A community taskforce will help decide the fate of a proposal to build a new elementary school on parkland in Breslau.
The goal is to engage residents and get feedback on the plan, which would see Woolwich Township sell a portion of land in Breslau Memorial Park to the Waterloo Catholic District School Board. The deal will provide for $1.75 million in upgrades to the park and community centre, as well as community access to new facilities, including a 5,000-square-foot library operated by the Region of Waterloo.
Reaction thus far has been largely negative from those residents closest to the site, with others seeing the benefits of the partnership.
In approving the taskforce concept Tuesday night, Woolwich council called for input from a wider range of village residents before making a decision on the project.
Coun. Patrick Merlihan said the process has to be meaningful in order to counter residents’ impression that the outcome is a foregone conclusion – “There is some distrust in the community.”
The township has heard from only a small number of residents to this point, noted Coun. Murray Martin.
The taskforce will be made up of nine members: six representatives of Breslau residents – two who’ve expressed opposition to the project, two in favour and two undecided – someone from council, a representative of the St. Boniface parent committee and a neutral, third-party chair.
The township is accepting applications for committee membership until April 10. The group is expected to hear input from various stakeholders and the public prior to making recommendations back to council in June.
One group eager to provide input is the Breslau Lions Club. The group has been working towards building a splash pad in the park, but that project is on hold while the township explores the partnership opportunity with the school board.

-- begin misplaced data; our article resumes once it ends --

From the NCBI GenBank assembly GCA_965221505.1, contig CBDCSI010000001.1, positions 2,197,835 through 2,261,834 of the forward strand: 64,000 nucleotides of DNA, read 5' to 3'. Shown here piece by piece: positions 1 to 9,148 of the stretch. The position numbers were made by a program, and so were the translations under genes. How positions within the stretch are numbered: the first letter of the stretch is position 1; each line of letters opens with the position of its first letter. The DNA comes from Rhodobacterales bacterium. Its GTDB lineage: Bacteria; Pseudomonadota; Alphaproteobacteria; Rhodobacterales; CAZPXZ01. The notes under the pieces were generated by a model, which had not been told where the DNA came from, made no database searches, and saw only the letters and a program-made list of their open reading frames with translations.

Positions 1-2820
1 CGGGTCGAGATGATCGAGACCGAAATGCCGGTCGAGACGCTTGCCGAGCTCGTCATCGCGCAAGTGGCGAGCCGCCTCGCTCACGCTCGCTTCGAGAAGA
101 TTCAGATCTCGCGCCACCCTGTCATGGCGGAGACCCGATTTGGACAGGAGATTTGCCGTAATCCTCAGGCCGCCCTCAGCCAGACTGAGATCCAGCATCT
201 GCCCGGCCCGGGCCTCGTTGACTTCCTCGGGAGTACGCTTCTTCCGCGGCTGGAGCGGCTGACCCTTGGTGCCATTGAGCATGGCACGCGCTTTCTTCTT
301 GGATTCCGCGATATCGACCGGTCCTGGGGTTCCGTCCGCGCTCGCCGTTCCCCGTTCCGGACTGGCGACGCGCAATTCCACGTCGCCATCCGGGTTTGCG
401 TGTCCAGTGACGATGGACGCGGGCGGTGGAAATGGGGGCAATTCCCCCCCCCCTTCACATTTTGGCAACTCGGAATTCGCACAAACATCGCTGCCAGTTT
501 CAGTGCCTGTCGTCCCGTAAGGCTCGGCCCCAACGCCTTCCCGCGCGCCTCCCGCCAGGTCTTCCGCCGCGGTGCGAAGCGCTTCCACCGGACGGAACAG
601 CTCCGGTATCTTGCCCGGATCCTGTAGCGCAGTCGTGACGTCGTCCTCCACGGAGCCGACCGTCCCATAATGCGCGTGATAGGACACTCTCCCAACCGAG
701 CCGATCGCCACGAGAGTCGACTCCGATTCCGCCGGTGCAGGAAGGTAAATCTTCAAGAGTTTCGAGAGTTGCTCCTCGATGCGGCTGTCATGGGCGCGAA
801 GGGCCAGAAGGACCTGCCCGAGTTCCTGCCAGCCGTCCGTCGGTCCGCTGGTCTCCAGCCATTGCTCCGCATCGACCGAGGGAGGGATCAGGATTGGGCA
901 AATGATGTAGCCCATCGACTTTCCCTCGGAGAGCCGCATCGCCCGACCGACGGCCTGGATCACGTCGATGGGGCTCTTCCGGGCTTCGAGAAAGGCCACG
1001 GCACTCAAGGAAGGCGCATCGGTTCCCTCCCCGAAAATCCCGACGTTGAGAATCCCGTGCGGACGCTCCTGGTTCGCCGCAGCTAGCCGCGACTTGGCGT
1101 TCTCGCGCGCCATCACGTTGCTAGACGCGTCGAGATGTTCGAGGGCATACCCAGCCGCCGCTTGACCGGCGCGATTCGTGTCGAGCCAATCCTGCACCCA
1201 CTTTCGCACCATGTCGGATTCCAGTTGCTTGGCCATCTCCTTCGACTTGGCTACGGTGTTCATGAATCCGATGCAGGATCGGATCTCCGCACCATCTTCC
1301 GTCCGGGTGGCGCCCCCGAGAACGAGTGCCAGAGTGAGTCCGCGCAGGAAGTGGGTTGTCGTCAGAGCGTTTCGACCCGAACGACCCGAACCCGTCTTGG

Ideally, said director of recreation and facilities Karen Makela, the splash pad would be built as part of the larger upgrade project if the school deal goes ahead.
Addressing councillors this week, Lions Club member Jeff Barnard said the group hasn’t had much information about the larger project and its impact on the splash pad. The club had been hoping to go ahead in 2015, but that’s not going to happen now.
Having gathered up $50,000 towards the splash pad’s estimated $300,000 to $400,000 price tag, the group has put fundraising on hold while the school board proposal plays out.
“Right now we’re sort of at a standstill until we get the school issue resolved,” he said, noting the club would like to know how much money might be saved by combining the work with the wider improvements to the park.
Given that the township would have to extend municipal water and sewer services to the location of the pad, it makes sense to do all of the upgrades “in one fell swoop,” said Makela, adding she would expect there to be cost savings due to the economy of scale.
If the school project goes ahead, the plan is to construct a new building that would provide washrooms, a concession stand and house the mechanical plant for the splash pad. Those costs aren’t part of the Lions’ project, she added.
Other upgrades to the park should the larger project proceed include relocating the lower baseball diamond to provide a buffer between the home run fence and neighbouring homes, new lighting, resurfacing the tennis courts and installing new fencing, upgrades to the soccer field, improvements to the parking lot and creating a multi-use trail system.
In addition, the school board would pay for upgrades to the community centre in order to accommodate a shared-use agreement with the township.
The splash pad would be over and above those improvements, said Makela.
For Barnard, the timing is a key question, as is whether or not the splash pad could be funded in part by development charges – money collected from builders for every new home they construct.
That project is eligible under the development charges bylaw – up to 72 per cent of costs can be covered, said director of finance Richard Petherick – but there had been no discussion of that with the Lions previously.
Barnard said the group is concerned about the larger township project’s potential impact on its fundraising drive, though the goal is to get the splash pad built.
“At the end of the day, our goal is to get more facilities for the citizens of Breslau.”